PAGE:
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Gauging Community Needs


Owners look at factors like demographic growth, unmet community needs, and aging facilities in need of restoration when making five-year plans for new construction, said Clay Ashdown, Assistant VP of Capital Planning/Finance for Intermountain Healthcare.
He said the non-profit, which is Utah’s largest healthcare provider, looks at “the long-term best interest of the community” when deciding to renovate an existing building or building an entirely new facility.
In addition to the recent Primary Children’s projects and the UVRMC expansion, Ashdown said IHC is planning on major expansions at facilities in Riverton and Park City.
“We opened Riverton in 2009 and there was some uncertainty in the market at that time so we didn’t want to overbuild,” said Ashdown. “But that area has grown significantly. The same thing happened around our hospital in Park City.”
Ashdown added IHC will soon be adding new primary care health centers with urgent care services in both Draper and Kaysville to go with a new Home Care Operations Hub in South Jordan.
The University of Utah Health Care System will continue its growth, said Christopher Nelson, Assistant VP of Public Affairs. As a health care system connected to a research and teaching institution, Nelson said new projects will expand both missions at the U. Off-campus U projects,he added, include a new specialty clinic in Murray and a new 130,000 SF, $40 million health care center that will soon take shape in Kaysville, near Station Park.
Neslon said he sees the U’s Health Care system as one that delivers speciality care to the region, while being supported by the research and training of U’s School of Medicine and Health Sciences.
Neslson said the U has plans to demolish the original School of Medicine building, built in the mid-60’s and which now houses most physician and staff offices, and replace it with a new facility for ambulatory care west of the current hospital, next to the new Primary Children’s building.
The continuing move to build facilities for outpatient treatment, or management of chronic conditions, is one of the largest drivers of new health care construction,“We don’t want to put people in the hospital,” said Ashdown. “There is more and more demand for outpatient services and when it is prudent from a clinical standpoint, it can be better for the patient and the family for someone to recover at home.”
Ambulatory care facilities can be built to a different standard than hospitals and can afford designers and owners with more leeway, according to Brent Agnew of Salt Lake-based MHTN Architects, the design team leader for the new Primary Children’s facility.
“Unlike a hospital, the things we’re seeing with the design of ambulatory care facilities is to design flexible spaces that can be used for a number of different things,” said Agnew. “We’ll design a space where one day of the week they can dosomething like hearing tests and then later in the week, a whole different clinic staff and patients will use the same space. This way you don’t have space sitting idle.”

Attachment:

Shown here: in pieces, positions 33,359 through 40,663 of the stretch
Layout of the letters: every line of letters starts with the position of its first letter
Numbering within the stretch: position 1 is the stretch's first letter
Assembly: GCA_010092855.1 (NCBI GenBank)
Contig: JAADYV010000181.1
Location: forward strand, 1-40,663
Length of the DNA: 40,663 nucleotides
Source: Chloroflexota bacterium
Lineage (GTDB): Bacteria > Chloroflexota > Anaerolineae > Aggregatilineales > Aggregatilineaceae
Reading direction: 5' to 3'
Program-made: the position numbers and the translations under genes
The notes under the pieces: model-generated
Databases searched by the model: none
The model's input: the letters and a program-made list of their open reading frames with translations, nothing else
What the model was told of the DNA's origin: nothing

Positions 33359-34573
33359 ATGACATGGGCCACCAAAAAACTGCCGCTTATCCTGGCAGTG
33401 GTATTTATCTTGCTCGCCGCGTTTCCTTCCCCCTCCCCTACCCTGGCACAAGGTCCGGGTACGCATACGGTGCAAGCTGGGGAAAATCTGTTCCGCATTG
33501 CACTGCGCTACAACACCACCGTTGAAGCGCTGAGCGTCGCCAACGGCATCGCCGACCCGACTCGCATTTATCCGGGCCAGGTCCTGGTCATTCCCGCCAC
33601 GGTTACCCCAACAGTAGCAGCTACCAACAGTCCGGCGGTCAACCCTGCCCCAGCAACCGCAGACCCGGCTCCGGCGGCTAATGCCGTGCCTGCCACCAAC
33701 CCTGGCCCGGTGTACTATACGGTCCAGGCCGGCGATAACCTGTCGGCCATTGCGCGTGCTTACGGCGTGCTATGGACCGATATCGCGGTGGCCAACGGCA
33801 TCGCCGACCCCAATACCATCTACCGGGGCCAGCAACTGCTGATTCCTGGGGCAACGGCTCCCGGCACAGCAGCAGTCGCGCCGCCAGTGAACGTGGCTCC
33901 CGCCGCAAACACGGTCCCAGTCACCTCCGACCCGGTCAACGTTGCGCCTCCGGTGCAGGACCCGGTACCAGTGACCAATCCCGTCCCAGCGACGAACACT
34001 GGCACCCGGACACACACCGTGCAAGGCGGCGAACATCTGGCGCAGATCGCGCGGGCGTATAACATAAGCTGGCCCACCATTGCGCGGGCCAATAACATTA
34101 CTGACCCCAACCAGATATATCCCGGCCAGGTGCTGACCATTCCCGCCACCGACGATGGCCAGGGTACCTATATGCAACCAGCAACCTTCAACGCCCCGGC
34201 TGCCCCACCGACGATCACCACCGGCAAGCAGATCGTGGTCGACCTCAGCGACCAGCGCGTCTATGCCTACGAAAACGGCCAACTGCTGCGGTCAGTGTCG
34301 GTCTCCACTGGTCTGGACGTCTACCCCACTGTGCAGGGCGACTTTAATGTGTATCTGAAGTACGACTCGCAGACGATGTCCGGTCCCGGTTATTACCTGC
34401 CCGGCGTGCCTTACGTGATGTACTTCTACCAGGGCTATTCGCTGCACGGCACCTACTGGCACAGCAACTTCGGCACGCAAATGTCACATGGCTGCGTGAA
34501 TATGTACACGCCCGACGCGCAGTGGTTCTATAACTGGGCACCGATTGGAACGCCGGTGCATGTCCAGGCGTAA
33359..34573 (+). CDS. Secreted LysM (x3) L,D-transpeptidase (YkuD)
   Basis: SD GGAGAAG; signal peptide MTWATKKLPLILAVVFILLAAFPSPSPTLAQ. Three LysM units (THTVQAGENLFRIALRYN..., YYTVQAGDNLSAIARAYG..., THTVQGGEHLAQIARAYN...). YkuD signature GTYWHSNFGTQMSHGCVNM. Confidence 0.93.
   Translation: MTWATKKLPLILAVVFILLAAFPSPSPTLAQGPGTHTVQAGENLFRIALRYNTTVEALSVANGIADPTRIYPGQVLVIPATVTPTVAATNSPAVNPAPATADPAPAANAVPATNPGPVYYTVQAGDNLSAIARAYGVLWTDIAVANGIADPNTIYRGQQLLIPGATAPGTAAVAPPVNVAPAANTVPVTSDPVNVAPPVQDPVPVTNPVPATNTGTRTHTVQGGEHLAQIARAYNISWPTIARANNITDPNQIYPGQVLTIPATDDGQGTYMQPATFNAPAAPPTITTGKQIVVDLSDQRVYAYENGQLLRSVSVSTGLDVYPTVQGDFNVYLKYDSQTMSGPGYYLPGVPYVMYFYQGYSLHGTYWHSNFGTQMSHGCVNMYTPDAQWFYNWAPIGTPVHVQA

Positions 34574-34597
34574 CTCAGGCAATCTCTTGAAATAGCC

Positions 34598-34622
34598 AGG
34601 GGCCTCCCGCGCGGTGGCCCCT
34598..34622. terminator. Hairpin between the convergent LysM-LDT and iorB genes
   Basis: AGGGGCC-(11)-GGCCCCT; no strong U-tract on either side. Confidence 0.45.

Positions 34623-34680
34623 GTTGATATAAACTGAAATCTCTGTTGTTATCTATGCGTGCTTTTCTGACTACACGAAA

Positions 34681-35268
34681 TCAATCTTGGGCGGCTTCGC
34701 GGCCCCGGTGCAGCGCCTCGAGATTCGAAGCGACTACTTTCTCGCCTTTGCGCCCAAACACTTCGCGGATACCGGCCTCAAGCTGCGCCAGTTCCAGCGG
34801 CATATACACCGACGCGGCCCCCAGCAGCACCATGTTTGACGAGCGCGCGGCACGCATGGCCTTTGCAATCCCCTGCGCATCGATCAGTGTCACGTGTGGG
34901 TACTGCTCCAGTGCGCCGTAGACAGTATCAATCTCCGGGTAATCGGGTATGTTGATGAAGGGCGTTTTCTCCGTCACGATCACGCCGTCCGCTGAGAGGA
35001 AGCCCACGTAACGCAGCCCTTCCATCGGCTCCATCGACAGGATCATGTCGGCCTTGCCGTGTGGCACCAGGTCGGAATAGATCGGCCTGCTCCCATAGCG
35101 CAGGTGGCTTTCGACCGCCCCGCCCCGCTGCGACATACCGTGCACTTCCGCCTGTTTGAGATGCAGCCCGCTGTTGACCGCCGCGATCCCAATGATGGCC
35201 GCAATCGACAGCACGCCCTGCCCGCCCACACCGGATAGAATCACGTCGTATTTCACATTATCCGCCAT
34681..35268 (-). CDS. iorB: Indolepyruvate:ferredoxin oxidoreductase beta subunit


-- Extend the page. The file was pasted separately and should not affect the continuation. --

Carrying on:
Agnew said there are some specialty clinic spaces in the Primary Children’s outpatient facility with the rest designed as shared, flexible space.

Coordination and Caring


Healthcare facilities can be challenging construction projects because often they are additions, renovations or major expansions of existing, operating facilities.
“These are places that are open 24 hours a day, every day. As contractors we really have to get to know what is going on inside the hospital and coordinate with them very closely,” said Blake Court, a Vice President at Jacobsen Construction.
Court said most of the healthcare projects Jacobsen has taken on in recent years have been done with a CM/GC contract, allowing for the building team to become more integrated with the owner and design team.
“That has been the standard for us recently and it is a result of the complexity of construction,” said Court. “It allows us to better understand the project and work around the needs of the providers.”
Court said Jacobsen had developed systems for mitigating dust and creating negative pressure zones when connecting new sections of the building to existing structures. The new Primary Children’s facility is attached to the existing hospital by a sky bridge over a street. Court said in order to minimize disruption the bridge frame was fabricated in one piece and placed using a crane.
“Traffic could continue and the quality was really good because they could fabricate everything in shop,” said Court. “We have to be innovative, and there can be some challenging coordination in order to meet the infection control requirements, cleanliness requirements and keeping down noise and vibration during construction. Those requirements get more stringent each year and we have to stay on top of them and keep innovating.”